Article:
As soon as Peter and John have returned, Magdalene hastens once more to the tomb of her dear Master. A. soul like hers, ever earnest, and now tormented with anxiety, cannot endure to rest. Where is the Body of Jesus? Perhaps being insulted, by His enemies? Having reached the door of the sepulchre, she bursts into tears. Looking in, she sees two Angels, seated at either end of the slab on which her Jesus had been laid. They speak to her, for she knows not what to say: ‘Woman! why weepest thou? ‘—‘ Be cause they have taken away my Lord, and I know not where they have laid Him.’ Without waiting for the Angels to reply, she turns as though she would leave the sepulchre; when lo! she sees a man standing before her, and this Man is Jesus.’ She does not recognize Him: she is in search of the dead Body of her Lord; she is absorbed in the resolution of giving it a second burial! Her love distracts her, for it is a love that is not guided by faith; her desire to find Him, as she thinks Him to be, blinds her from seeing Him as He really is,—living, and near her.

Jesus, with his wonted condescension, speaks to her: ‘Woman! why weepest thou :  Whom seekest thou?’ Magdalene recognizes not this voice; her heart is dulled by an excessive and blind sentiment of grief; her spirit does not as yet know Jesus. Her eyes are fixed upon Him; but her imagination persuades her that this man is the gardener, who has care of the ground about the sepulchre. She thinks within herself, ‘This perhaps, is he that has taken my Jesus!’ and thereupon she thus speaks to him:

‘Sir, if thou hast taken Him hence, tell me where thou hast laid Him, and I will take Him away. How is our loving Redeemer to withstand this? If He praised her for the love she showed Him in the pharisee’s house, we may be sure He will now reward this affectionate simplicity. A single word, spoken to her with the tone of voice she so well understood, is enough:—’ Mary ! ‘—‘ Master! ‘ exclaims the delighted and humble Magdalene. All is now clear: she believes.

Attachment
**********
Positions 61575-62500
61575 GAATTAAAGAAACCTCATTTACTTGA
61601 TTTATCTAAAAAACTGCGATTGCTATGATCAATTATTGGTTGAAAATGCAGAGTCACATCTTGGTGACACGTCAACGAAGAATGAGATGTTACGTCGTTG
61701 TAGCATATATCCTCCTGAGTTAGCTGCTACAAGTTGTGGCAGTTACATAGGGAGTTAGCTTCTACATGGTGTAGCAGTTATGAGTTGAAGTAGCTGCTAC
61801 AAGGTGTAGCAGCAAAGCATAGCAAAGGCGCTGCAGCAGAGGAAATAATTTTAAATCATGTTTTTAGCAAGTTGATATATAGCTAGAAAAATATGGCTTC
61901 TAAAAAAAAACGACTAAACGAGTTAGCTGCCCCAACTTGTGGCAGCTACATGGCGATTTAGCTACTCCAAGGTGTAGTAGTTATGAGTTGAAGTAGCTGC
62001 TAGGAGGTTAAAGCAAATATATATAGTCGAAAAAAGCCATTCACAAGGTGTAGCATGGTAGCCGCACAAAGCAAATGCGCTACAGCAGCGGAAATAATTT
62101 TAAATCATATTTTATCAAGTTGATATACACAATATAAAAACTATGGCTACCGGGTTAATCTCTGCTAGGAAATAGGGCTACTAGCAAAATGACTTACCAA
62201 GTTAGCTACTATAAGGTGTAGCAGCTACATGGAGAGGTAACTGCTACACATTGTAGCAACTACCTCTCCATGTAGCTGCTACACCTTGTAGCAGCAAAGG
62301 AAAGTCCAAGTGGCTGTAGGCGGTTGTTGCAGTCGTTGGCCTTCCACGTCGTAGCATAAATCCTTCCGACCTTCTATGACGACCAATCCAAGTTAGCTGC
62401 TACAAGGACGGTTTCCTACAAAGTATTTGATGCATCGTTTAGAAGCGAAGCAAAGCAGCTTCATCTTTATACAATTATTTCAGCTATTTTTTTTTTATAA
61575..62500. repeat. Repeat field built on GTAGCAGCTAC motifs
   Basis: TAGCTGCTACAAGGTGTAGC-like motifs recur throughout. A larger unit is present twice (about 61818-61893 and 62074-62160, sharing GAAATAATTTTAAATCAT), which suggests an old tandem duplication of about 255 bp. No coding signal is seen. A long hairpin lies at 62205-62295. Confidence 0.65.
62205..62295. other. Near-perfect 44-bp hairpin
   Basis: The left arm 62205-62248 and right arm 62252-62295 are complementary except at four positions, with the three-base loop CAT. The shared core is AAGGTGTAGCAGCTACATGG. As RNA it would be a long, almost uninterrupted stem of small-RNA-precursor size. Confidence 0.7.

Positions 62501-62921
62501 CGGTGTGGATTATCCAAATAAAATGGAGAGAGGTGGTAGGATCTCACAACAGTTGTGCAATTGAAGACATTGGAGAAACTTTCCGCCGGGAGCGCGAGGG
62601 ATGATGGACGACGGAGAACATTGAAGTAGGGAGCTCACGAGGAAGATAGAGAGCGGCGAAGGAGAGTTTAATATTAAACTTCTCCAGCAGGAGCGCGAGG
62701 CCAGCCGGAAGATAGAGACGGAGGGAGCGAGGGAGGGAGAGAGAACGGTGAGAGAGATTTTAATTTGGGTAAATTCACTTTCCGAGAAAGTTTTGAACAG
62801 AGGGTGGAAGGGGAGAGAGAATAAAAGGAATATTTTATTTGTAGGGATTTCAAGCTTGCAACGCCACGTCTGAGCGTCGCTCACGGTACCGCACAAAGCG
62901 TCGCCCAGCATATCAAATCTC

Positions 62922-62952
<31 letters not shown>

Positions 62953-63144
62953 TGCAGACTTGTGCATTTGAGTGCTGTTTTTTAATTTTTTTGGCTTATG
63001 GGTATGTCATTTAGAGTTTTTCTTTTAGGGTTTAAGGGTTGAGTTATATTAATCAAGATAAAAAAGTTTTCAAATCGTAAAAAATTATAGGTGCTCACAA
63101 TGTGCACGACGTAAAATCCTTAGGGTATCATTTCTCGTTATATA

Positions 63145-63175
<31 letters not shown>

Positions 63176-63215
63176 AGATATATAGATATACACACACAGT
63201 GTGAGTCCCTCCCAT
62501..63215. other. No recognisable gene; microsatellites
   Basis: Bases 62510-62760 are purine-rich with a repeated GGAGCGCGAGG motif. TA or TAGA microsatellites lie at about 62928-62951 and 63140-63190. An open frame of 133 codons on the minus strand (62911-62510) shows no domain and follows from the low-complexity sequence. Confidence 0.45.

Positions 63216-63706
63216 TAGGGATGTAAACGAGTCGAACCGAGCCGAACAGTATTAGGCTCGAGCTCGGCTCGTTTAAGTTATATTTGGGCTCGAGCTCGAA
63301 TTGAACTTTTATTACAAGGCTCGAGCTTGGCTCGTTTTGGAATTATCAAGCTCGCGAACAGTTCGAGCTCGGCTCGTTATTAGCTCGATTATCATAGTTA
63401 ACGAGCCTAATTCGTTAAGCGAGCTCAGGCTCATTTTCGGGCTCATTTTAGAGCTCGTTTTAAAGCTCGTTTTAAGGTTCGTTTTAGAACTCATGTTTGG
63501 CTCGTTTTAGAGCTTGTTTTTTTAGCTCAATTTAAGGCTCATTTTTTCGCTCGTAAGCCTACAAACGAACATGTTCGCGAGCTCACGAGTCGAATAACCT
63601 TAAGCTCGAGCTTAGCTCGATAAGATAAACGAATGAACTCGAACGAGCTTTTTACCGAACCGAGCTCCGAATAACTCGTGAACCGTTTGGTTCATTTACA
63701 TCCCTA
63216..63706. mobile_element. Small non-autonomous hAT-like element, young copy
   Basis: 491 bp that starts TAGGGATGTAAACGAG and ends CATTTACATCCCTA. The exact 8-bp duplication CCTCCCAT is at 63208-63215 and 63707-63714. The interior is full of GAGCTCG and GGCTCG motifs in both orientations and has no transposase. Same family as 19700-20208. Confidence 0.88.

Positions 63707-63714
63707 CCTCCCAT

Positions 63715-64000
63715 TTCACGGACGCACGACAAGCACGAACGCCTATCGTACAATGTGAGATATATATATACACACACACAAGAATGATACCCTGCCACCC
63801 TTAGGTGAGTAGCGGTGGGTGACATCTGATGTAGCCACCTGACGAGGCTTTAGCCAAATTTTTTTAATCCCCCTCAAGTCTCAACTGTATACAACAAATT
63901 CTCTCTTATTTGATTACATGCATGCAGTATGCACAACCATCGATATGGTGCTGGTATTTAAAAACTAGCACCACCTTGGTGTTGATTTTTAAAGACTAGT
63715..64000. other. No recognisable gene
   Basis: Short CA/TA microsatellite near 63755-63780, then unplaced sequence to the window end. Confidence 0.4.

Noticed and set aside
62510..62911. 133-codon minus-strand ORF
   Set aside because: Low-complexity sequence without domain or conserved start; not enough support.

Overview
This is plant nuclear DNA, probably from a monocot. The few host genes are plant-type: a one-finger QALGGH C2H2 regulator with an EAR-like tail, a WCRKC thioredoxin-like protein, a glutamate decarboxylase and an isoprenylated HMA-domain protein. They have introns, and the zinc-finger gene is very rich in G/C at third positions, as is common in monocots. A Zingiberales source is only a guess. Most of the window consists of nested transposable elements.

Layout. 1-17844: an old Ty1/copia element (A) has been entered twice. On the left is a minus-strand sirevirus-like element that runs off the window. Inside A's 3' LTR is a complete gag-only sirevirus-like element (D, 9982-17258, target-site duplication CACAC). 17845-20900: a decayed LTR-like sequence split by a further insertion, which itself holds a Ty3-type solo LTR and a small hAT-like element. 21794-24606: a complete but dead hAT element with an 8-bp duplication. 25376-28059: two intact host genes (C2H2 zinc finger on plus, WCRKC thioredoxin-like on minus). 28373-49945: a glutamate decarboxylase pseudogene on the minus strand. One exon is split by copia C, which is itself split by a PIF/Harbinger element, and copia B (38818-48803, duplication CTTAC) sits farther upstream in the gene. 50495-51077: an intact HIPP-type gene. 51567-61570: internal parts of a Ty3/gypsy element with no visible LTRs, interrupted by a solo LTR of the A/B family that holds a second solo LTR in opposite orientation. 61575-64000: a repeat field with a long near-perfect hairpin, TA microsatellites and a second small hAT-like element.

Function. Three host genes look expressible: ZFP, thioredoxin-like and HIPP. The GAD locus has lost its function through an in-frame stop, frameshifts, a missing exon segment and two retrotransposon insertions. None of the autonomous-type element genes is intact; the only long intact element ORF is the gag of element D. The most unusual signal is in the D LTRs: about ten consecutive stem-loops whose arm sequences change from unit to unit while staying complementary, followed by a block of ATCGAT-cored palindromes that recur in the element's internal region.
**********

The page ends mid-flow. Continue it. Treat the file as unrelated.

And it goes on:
She rushes forward: she would kiss those sacred feet, as on the happy day when she received her pardon; but Jesus stays her; this is not the time for such a demonstration of her affection. Magdalene, the first witness of the resurrection, is to be raised, in reward of her love, to the high honour of publishing the great mystery. It is not fitting that the blessed Mother should reveal the secret favour she has received from her Son: Magdalene is to pro claim what she has seen and heard at the sepulchre, and become as the holy Fathers express it, the Apostle of the very Apostles. Jesus says to her:

‘Go to my brethren, and say to them: I ascend to my Father and your Father, to my God and your God.”

The second apparition of Jesus, then, is to Mary Magdalene: it is the first in testimony of His resurrection, for the one to his blessed Mother was for an other object. The Church will bring it before us on the Thursday of this week, and we will then make it the subject of our meditation. At present, let us adore the infinite goodness of our Redeemer, who, before seeking to fix the faith of His resurrection in them that are to preach it to all nations, deigns to recompense the love of this woman, who followed Turn even to the Cross, was faithful to Him after His death, and loved Him most, because most forgiven. By thus showing Himself to Magdalene, Jesus teaches us, that He is more anxious to satisfy the love He bears His faithful creature than to provide for His own glory.